Under President Xi Jinping, China has until very recently appeared to be a global juggernaut—hugely expanding its economic and political relations with Africa; building artificial islands in the South China Sea, an immense body of water that it now proclaims almost entirely its own; launching the Asian Infrastructure Investment Bank, with ambitions to rival the World Bank. The new bank is expected to support a Chinese initiative called One Belt, One Road, a collection of rail, road, and port projects designed to lash China to the rest of Asia and even Europe.
Projects like these aim not only to boost China’s already formidable commercial power but also to restore the global centrality that Chinese consider their birthright.
As if this were not enough to worry the U.S., China has also showed interest in moving into America’s backyard. Easily the most dramatic symbol of this appetite is a Chinese billionaire’s plan to build across Nicaragua a canal that would dwarf the American-built Panama Canal. But this project is stalled, an apparent victim of recent stock-market crashes in China...
Not so long ago, conventional wisdom in China held that the country’s economy would soon overtake America’s in size, achieving a GDP perhaps double or triple that of the U.S. later this century. As demographic reality sets in, however, some Chinese experts now say that the country’s economic output may never match that of the U.S.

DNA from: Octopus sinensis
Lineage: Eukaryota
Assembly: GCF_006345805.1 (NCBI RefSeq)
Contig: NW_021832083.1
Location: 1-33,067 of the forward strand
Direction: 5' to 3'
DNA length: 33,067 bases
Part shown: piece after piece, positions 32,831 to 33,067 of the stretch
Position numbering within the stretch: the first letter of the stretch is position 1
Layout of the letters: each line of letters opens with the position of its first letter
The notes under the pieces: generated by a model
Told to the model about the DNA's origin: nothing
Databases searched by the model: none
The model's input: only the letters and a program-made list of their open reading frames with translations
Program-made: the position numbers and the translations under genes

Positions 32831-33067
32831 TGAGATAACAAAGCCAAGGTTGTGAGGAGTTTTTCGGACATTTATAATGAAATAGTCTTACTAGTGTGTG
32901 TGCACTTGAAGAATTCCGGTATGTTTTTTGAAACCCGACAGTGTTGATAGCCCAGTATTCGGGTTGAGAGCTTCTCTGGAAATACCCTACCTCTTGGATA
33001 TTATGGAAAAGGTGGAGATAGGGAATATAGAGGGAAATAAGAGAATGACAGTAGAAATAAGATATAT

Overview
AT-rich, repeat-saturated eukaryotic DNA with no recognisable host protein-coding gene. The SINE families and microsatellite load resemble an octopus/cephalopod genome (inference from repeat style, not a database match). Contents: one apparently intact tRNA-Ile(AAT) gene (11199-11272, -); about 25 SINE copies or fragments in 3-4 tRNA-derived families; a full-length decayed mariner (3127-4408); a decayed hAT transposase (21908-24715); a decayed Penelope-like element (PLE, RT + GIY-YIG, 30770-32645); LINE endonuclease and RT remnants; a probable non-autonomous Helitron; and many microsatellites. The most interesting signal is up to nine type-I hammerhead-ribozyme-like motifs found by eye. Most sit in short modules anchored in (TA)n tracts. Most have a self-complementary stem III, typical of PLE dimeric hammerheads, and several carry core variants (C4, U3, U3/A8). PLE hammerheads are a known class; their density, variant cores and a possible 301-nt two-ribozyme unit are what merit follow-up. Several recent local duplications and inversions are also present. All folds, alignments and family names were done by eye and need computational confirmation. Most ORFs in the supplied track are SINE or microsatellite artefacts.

With American Baby Boomers entering retirement, the United States has its own pressing social-safety-net costs. What is often neglected in debates about swelling entitlement spending, however, is how much better America’s position is than other countries’. Once again, numbers tell the story best: By the end of the century, China’s population is projected to dip below 1 billion for the first time since 1980. At the same time, America’s population is expected to hit 450 million. Which is to say, China’s population will go from roughly four and a half times as large as America’s to scarcely more than twice its size.
Even as China’s workforce shrinks, America’s is expected to increase by 31 percent from 2010 to 2050. This growing labor supply will boost economic growth, strengthen the tax base, and relieve pressure on the Social Security system. At the same time, Americans will continue to enjoy a substantial advantage over the Chinese in terms of per capita income. This advantage in wealth will continue to underwrite U.S. security commitments and capabilities around the world.More in the Atlantic.
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